Biography and History

Sir Walter Alexander Raleigh was an English critic and essayist. In 1885, Raleigh went to India, having been appointed as the first professor of English literature at Aligarh Muslim University. In 1889, he was appointed Professor of Modern Literature at University College, Liverpool, and he began to write The English Novel (his first novel), Robert Louis Stevenson: An Essay, and Style. He was Clark Lecturer in English Literature at Trinity College, Cambridge, in 1899, and incorporated his lectures into his book Milton. By 1900, he was winning recognition as the most original and stimulating of the younger critics. In June 1904, Raleigh became the first holder of the new Chair of English Literature at Oxford with a fellowship at Magdalen College. The school of English Language and Literature began its steady development with Raleigh's appointment. In October 1914, when his Oxford professorship was reconstituted as the Merton Chair of English Literature, he became a fellow of Merton College. After the outbreak of the First World War in 1914, Raleigh stopped writing literary criticism. The war occupied his thoughts for the rest of his life. In 1915, he went to the United States in order to deliver two lectures about England and the War at Princeton University. He found a new interest in his lectures at Oxford after 1918, when men who had fought in the war crowded to hear him. In July 1918, he accepted the invitation of the Air Ministry to write the official history of the Royal Air Force, The War in the Air, although he only managed to complete the first volume before his death.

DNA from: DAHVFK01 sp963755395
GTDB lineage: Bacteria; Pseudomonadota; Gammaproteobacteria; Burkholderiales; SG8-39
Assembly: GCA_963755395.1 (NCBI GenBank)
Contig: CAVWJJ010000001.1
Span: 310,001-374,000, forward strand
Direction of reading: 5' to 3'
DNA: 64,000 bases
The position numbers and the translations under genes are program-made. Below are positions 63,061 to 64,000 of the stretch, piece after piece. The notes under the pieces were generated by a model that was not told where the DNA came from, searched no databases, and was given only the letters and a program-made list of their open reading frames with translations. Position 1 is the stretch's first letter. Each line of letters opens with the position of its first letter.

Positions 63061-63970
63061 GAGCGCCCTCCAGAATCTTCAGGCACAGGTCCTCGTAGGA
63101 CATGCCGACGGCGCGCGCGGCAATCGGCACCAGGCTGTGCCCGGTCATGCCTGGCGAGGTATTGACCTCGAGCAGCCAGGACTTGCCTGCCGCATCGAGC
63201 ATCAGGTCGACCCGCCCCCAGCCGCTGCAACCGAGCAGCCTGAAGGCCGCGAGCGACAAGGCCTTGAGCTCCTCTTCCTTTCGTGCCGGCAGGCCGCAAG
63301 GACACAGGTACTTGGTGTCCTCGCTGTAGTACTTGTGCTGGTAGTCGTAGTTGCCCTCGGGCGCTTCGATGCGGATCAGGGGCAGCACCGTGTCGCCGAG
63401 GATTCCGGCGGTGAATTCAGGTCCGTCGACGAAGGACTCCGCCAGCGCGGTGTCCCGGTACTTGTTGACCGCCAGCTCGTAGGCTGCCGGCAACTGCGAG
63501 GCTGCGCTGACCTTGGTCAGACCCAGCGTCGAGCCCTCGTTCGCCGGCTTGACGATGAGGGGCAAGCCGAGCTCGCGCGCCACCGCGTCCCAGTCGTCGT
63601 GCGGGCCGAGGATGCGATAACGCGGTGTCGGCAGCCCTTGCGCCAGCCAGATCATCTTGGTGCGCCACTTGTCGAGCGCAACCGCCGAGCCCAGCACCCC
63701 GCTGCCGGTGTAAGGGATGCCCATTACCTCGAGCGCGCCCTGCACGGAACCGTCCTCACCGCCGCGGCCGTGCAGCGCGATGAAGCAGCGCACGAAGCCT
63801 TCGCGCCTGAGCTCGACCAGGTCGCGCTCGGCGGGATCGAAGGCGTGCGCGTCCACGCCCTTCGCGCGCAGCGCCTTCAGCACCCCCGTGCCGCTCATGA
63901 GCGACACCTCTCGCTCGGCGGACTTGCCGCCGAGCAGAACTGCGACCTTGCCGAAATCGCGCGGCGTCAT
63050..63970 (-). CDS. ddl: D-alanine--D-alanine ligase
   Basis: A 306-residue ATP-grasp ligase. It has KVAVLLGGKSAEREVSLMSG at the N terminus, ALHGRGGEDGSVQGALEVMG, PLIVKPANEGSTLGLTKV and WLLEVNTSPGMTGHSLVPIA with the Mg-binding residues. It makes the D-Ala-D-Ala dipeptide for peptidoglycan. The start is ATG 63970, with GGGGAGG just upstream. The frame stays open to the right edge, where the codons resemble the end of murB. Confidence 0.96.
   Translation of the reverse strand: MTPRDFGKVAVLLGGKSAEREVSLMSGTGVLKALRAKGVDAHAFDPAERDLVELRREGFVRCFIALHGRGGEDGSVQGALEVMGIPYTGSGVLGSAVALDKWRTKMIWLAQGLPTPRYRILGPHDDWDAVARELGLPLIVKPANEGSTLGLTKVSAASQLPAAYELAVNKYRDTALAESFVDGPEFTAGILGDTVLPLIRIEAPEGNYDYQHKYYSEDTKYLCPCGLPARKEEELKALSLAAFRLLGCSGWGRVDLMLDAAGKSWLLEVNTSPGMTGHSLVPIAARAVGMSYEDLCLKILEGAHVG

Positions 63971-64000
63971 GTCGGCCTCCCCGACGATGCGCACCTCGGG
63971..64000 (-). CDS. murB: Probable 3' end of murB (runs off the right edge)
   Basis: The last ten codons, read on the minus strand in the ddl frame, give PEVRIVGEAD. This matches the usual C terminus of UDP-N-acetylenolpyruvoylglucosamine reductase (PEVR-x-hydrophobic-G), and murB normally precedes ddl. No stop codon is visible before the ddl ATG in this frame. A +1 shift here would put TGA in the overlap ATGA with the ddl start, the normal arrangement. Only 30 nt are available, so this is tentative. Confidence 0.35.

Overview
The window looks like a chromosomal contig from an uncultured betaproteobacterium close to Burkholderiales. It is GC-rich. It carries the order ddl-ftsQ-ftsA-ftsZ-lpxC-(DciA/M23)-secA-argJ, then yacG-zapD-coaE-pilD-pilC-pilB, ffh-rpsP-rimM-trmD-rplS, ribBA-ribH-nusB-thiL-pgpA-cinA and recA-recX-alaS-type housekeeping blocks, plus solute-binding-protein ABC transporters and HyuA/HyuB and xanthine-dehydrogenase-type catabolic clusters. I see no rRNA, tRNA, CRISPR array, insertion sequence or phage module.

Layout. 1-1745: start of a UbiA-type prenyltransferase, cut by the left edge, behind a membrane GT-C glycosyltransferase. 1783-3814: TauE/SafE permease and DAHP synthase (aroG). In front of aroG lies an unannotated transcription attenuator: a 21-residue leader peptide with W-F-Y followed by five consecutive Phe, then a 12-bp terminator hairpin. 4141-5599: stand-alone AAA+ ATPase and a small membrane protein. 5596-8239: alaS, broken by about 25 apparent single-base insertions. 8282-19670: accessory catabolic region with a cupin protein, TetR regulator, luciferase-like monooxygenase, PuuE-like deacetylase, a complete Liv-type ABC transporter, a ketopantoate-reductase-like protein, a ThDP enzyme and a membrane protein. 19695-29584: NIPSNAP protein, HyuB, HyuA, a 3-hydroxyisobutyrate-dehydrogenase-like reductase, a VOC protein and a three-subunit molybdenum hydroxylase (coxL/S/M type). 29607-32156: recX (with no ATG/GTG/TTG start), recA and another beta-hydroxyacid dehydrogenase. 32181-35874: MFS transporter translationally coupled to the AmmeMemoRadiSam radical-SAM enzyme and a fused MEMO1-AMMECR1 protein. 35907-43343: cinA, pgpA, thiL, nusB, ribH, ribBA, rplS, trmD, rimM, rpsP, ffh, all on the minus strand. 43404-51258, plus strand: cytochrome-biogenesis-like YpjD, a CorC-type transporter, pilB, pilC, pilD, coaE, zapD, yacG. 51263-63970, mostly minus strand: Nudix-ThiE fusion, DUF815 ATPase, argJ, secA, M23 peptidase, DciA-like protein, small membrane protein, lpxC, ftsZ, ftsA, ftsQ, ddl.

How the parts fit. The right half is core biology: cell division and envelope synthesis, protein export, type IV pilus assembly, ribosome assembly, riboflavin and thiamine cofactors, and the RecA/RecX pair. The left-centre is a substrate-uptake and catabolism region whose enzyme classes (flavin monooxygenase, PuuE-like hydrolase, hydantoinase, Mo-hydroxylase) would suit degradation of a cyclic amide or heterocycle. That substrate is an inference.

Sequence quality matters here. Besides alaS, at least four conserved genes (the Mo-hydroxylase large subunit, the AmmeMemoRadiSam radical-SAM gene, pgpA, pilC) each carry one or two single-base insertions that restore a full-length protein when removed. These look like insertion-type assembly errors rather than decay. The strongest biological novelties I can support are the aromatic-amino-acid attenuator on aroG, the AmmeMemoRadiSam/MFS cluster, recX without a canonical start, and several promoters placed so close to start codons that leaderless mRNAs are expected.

Source: From the finding aid for C1182